The European Difference: 4 Dancers on the Pros and Cons of a Career Abroad
When Holly Dorger arrived in Copenhagen to join the Royal Danish Ballet after graduating from the School of American Ballet, she was shocked by the unfamiliar. “We brought home cat food thinking it was canned tuna,” she laughs, recollecting her first weeks among new surroundings. Nine years later, the principal dancer calls Copenhagen home, crediting Denmark and artistic director Nikolaj Hübbe for her success.
European dance companies typically offer secure contracts, better salaries and a varied repertoire. Yet for American dancers, understanding a new culture, adjusting to different company dynamics and getting used to European contemporary work can be challenging. Below, dancers from four European companies weigh in on what they’ve learned from moving abroad.
Shelby Williams. Photo Courtesy Royal Ballet of Flanders.
Languages and Social Customs
Culture shock is common for Americans who have little experience speaking a language other than English. Shelby Williams, a dancer with Belgium’s Royal Ballet of Flanders, first went to Europe in 2009, taking an apprenticeship at Dresden Semperoper Ballett when jobs in the U.S. were scarce. Having danced in both Germany and Spain, she’s learned to expect a three-month adjustment period to grasp a new language, theater structure and visa process, and understand necessities like bank, phone and apartment contracts. Her advice: Make an effort to learn the local language. “It can be easy to neglect because most companies work in English, but it helps break down any cultural divides and will completely change how at home you feel,” she says.
The first few weeks abroad can be especially lonely, when everything from learning a new bus route to ordering a cup of coffee is a challenge. Social customs differ, too. Mark Wax, who joined Norwegian National Ballet after dancing with Alberta Ballet and Boston Ballet, says that immersing himself in the culture and becoming more social helped him make friends: “Norwegians are extremely respectful of personal space, and it takes some time to get to know them, but they can find the extroverted American style charming.”
Since European companies are publicly funded, dancers can usually count on more job stability, often even receiving lifetime contracts—“something unheard of at home,” says Williams. “So, dancers work because they want to, not out of fear of losing their jobs if budget cuts hit.” The result is that the work environment in Europe tends to feel less competitive than in the U.S.
Dresden Semperoper Ballett coryphée Joseph Hernandez noticed a more open rehearsal atmosphere when he first moved to Europe to join Royal Ballet of Flanders. “Our director would ask about intention—what we were thinking about—when we executed a step,” he says. “It was something I’d never been asked to do in America. I’d always been taught to work hard, but had never been asked why.”
But, Hernandez continues, there can be a downside to European job security. While those in the U.S. can’t risk growing complacent, “a lot of dancers here become so comfortable in their situations that they don’t think about future plans. Some people might stay, even if they’re unhappy,” he says.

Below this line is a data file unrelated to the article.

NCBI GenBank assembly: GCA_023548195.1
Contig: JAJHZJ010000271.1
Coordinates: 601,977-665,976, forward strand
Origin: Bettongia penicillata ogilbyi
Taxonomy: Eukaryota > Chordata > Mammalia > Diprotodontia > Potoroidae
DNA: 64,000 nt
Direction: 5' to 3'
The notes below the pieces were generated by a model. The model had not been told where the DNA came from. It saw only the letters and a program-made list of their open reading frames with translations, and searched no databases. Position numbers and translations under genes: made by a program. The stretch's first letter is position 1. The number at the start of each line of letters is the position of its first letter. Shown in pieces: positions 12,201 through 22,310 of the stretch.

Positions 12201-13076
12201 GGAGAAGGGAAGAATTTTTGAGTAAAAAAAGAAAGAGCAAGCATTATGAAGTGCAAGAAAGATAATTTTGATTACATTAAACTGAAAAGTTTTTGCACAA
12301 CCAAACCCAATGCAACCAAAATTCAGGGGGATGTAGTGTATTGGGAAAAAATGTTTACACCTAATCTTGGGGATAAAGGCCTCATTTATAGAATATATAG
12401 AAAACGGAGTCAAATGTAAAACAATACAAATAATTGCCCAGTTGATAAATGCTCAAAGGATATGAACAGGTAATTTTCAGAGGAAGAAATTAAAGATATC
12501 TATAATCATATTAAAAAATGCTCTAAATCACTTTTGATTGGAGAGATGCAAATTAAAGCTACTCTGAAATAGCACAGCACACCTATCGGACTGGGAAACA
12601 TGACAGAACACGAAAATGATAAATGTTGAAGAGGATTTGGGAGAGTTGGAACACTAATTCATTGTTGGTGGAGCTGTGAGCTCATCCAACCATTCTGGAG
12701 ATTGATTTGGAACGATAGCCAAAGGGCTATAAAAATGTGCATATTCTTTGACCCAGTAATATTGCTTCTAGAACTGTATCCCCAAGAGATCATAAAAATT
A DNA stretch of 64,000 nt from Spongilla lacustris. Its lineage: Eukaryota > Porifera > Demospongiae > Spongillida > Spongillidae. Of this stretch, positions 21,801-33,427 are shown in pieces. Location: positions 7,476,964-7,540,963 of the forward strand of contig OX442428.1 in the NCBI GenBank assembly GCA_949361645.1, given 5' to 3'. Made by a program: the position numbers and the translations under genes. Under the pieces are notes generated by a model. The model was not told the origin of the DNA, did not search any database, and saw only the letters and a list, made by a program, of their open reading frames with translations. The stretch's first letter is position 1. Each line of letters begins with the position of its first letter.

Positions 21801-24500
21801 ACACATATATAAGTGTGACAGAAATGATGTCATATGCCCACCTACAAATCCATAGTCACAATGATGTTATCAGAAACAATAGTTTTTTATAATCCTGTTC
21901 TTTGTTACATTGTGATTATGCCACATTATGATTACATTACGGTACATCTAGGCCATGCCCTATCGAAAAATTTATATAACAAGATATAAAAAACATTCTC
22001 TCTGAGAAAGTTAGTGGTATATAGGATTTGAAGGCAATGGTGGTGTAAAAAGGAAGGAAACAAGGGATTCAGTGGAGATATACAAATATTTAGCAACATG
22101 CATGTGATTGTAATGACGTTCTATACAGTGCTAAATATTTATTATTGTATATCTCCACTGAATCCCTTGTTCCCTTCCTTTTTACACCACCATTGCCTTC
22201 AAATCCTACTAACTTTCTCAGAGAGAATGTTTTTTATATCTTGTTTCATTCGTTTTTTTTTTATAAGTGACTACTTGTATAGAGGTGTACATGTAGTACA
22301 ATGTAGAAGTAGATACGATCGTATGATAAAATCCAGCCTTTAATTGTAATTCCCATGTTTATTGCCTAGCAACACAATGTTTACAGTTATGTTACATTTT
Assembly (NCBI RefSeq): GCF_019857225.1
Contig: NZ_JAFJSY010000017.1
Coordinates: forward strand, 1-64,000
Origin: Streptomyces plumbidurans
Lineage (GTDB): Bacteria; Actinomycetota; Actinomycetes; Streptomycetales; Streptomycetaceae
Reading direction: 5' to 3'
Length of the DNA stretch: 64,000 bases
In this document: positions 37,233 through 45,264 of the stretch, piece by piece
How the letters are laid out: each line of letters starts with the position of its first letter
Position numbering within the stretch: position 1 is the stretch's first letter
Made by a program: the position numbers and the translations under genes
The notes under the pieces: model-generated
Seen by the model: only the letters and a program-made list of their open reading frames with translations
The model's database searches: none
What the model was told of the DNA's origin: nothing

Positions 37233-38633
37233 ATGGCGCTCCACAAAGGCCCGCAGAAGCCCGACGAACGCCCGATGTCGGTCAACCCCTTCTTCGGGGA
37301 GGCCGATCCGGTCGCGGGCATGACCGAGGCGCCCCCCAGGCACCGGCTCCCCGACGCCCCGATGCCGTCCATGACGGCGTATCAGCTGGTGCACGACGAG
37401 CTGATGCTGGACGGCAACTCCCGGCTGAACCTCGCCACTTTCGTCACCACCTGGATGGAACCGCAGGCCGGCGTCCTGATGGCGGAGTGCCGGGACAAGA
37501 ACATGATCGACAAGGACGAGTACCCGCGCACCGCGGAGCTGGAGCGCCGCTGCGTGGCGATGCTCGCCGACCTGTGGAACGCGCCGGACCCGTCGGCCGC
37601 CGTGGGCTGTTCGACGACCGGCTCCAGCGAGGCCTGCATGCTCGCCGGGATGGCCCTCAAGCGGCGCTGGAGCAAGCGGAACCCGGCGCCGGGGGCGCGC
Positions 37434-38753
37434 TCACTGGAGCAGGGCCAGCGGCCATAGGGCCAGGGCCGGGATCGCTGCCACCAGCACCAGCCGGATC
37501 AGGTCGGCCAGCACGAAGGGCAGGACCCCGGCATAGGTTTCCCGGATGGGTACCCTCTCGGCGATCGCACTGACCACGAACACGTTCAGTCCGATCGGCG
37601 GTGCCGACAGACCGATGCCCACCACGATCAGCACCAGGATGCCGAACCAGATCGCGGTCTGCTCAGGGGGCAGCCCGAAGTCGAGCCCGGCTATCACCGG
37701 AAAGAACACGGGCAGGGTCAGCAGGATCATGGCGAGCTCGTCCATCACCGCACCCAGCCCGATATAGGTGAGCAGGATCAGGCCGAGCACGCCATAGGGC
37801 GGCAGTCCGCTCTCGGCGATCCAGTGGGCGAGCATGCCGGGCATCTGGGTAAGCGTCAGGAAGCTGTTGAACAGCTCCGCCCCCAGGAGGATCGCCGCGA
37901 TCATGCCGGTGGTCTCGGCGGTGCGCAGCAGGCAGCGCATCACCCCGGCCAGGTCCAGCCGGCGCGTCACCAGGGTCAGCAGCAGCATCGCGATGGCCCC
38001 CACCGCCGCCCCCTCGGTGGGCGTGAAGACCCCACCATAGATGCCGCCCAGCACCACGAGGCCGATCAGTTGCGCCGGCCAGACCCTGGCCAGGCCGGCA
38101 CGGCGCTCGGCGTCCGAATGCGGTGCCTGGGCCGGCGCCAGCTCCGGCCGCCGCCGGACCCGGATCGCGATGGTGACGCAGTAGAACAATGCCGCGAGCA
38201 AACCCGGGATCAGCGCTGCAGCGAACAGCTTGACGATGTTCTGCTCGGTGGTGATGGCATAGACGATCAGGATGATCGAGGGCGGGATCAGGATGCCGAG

Mark Wax in “Serenade.” Photo Courtesy Norwegian National Ballet.
Repertoire Tastes and History
Compared to the prominently neoclassical repertoire in America, dancers are generally pushed to further extremes in Europe, performing everything from purely classical to wildly experimental choreography. “At Royal Ballet of Flanders, we perform works ranging from William Forsythe to Pina Bausch, and from Ohad Naharin to the Bolshoi’s production of Spartacus,” says Williams.
Once during a rehearsal, Wax was surprised when choreographer Jo Strømgren asked him to improvise a freak-out: “I stomped to the center of the room while silently screaming, and proceeded to rip off my shirt,” he says.
Learning a new ballet style can be equally daunting. After years of Balanchine training, Dorger had to adjust to the Bournonville technique, a style deeply embedded in Danish history. Hübbe encouraged her by advising her to keep learning, and she’s come to love Bournonville ballets. “You feel a natural joy when you dance ballets like Napoli and Flower Festival in Genzano,” she says, describing the thrill of tackling fast footwork paired with airy port de bras.
Of course, dancers with American ballet training always look forward to dancing the familiar. As Dorger explains, “When a Balanchine ballet comes to us, it really does feel like home. I don’t have to think so much, I just get to dance—and that feels amazing.”
Holly Dorger. Photo Courtesy Royal Danish Ballet.
Going the Distance
All four dancers agree that being far from friends and family is the hardest part about moving abroad. But, Wax explains, Europe’s higher salaries make visits home possible. “I have 10 weeks of paid vacation a year,” he says.
Williams continues to let work abroad propel her: “I know that no company in the U.S. could offer the type of work that I’m doing at the moment.” And, she says, “I adore the simplicity and romance of life in Europe, like riding a bike to work, or hopping to another country by train.”
As for Dorger, she’s now part of the Danish fabric—she was even knighted last fall by the queen of Denmark, one of the country’s highest honors. She is engaged to a Dane, and plans to stay—“as long as I continue to feel myself improve and develop as an artist.”